Fighting Forward

One thing that I find very affirming and healing is to read books written by Christian widows and some widowers. To this date I have read over fifty and have found that there are several books that are my top three. One such book is a new one called Fighting Forward written by a remarried widow Jan Owen from Alabama. For those widows who find themselves struggling greatly with their shattered faith, people who have lost a loved one or someone who wants to understand the grief that their friend is going through, this book is a must read.

Jan’s story sharing what life has felt like to her after the loss of her husband is one that is very raw. She chooses not to sugar-coat her words in order to just be real. There are those Christian widows who may not feel that they can ever take off their mask during grief thus giving others the impression that they are doing alright. Jan rips off her mask and allows herself to become openly vulnerable. As a result, she lost some friends.

Her intent in writing this book is to let others know that it is okay to share your grief in totality from the deepest parts of your heart. In fact, it’s very healing. After all, God created us and knows exactly how we are going to react when we lose our spouse. You cannot hide all that your are feeling from Him. As my Christian psychologist Dr. Dan Trathen always told me, “This is not God’s first rodeo.” God is not surprised or taken aback at our rage or anger towards Him. Our questions don’t cause Him to be disappointed in Him. Instead, He uses those questions to draw us into a much different and much closer relationship to Him if we allow it.

Choosing to live when I’d rather not is the bravest thing I’ve ever done”, says Jan. When my husband first died, I wanted to curl up in a corner with a blanket over my head and never move again. Closing down is always an option for a new widow or even one further down the road, but it is never a healthy one. It’s far harder to stand up, take that blanket off our head, put on your boxing gloves and begin to purposely take one step forward at a time. There are times when we’ll find ourselves taking a few steps backwards and that is normal. Those backward steps come when a grief trigger hits or when we just become so very tired in our journey that a rest stop is needed. The key is to never stay in that backward spot. It takes more guts to fight forward and God gives us the strength to do that.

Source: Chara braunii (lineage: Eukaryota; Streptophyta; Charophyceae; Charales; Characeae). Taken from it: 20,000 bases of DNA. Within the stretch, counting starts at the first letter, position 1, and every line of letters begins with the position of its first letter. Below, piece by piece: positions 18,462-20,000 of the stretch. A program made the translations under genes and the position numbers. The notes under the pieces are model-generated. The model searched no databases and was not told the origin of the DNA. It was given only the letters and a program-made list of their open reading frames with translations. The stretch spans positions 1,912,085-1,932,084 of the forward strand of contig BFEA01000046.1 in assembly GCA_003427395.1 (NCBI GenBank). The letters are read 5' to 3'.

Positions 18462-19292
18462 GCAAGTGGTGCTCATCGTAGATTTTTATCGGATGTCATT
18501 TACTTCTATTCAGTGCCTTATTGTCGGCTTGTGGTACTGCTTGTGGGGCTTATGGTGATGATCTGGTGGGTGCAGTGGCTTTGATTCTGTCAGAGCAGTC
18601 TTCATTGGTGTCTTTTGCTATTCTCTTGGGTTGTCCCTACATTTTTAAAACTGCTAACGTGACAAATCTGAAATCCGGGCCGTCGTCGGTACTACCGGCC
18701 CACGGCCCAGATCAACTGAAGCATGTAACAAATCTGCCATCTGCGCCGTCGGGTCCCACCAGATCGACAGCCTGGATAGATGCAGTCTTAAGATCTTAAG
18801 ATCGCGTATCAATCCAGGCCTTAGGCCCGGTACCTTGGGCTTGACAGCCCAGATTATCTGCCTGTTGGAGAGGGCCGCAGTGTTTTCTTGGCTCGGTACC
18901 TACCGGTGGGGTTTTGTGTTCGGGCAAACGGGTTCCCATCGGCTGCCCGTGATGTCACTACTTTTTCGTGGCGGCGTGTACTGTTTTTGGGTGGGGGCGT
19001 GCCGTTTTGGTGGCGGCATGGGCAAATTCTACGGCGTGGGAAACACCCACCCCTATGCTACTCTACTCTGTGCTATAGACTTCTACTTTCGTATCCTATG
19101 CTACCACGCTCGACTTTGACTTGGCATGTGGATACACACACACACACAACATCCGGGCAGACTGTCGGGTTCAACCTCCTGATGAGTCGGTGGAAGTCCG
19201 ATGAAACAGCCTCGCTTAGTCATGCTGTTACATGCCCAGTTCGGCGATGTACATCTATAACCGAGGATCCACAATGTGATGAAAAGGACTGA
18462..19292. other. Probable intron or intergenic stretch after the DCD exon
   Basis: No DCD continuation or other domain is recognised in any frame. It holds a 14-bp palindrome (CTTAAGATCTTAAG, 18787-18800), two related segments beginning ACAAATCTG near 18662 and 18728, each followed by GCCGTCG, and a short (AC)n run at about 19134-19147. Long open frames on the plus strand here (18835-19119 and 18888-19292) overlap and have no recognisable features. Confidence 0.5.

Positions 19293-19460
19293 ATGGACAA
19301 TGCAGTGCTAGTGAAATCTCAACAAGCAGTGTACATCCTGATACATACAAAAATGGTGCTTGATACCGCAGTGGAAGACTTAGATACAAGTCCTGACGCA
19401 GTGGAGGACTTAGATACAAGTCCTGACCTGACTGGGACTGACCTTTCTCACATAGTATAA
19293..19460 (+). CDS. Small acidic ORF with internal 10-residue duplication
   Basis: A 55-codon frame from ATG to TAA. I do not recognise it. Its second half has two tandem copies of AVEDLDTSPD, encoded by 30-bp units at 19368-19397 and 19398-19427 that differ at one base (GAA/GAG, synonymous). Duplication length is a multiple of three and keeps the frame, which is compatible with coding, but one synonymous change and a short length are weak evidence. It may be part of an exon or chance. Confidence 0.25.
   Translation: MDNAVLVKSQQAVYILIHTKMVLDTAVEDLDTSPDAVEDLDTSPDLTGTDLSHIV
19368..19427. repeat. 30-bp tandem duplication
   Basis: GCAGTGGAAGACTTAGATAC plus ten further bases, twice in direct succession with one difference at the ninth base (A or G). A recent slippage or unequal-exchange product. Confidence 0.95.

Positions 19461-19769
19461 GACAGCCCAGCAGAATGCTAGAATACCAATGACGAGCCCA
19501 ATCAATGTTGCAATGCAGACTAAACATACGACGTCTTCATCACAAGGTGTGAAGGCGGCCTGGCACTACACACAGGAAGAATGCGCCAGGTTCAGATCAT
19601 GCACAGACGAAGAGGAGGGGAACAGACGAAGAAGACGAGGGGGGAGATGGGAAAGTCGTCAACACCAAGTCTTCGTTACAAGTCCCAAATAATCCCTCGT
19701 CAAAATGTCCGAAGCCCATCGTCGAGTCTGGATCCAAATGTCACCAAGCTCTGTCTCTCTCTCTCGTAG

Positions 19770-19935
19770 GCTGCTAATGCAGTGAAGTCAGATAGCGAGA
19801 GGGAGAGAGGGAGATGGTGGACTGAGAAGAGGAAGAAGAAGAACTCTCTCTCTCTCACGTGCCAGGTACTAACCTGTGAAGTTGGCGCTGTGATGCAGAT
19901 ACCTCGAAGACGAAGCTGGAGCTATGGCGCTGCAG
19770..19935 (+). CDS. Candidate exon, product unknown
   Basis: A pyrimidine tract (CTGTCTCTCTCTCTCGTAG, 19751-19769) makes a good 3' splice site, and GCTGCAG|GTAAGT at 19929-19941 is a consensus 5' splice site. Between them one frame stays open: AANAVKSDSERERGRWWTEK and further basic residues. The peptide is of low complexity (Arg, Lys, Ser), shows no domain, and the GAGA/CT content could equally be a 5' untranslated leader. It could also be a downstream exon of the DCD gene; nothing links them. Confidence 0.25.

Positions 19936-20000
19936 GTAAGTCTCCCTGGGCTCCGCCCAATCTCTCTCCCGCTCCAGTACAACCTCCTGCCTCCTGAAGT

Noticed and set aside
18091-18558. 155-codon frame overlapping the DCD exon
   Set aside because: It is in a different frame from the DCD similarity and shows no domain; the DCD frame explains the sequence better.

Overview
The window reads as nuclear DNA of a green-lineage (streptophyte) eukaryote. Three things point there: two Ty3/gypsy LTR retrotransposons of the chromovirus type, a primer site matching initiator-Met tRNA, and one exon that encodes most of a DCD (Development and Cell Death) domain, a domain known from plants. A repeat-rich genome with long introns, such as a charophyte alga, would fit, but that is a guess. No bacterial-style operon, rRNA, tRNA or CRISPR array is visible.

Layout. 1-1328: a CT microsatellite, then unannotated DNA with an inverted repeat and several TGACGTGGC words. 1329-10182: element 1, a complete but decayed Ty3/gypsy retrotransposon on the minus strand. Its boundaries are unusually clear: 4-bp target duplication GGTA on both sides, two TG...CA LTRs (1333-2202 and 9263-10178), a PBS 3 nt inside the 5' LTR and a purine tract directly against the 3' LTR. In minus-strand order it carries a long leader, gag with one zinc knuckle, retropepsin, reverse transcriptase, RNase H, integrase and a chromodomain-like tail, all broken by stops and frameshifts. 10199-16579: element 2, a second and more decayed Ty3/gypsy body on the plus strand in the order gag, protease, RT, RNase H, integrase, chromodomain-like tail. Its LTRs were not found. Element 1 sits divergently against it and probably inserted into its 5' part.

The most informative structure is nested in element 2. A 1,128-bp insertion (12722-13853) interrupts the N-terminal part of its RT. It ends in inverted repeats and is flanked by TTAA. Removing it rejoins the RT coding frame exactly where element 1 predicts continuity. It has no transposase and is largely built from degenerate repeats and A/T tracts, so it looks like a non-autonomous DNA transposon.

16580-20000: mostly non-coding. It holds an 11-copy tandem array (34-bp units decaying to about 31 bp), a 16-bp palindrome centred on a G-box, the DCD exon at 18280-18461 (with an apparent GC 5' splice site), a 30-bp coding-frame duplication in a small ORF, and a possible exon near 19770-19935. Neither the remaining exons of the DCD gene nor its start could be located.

God can and will use that deep, deep soul pain that you go through after the loss of your spouse. Whether it is to walk alongside another widow and encourage them in their journey, gathering names of new widows throughout the year and then sending each of them a special box for Christmas, sending out widow resources to new widows that you hear about or going to grad school to become a grief counseling specialist such as Jan is doing, your grief will not be without a purpose.

Have you chosen to fight forward? Or are you still lying on the mat struggling? No matter what your answer is, this book is one that will help you and allow you to know that you are not alone. Don’t be afraid to fight forward! You can find more information about Jan and her book on her Facebook page called Fighting Forward.

Grief Light

“Grief is our finest, most enduring labor of love as we remember, honor, and rebuild our life for the future. Through the work of grief we learned the unforced rhythms of grace–the grace of God, the grace of rest for our soul.”  Julie Yarbrough

Over the course of time since becoming a widow, I have read over fifty books written by Christian widows and a few widowers. Grief Light by Julie Yarbrough is one of the top three best books that I can recommend to other widows. This author has experienced firsthand the loss of a husband, a father, and a mother in less than a decade. She knows the pain of anticipatory grief and the all-consuming responsibility as well as exhaustion that a caregiver experiences.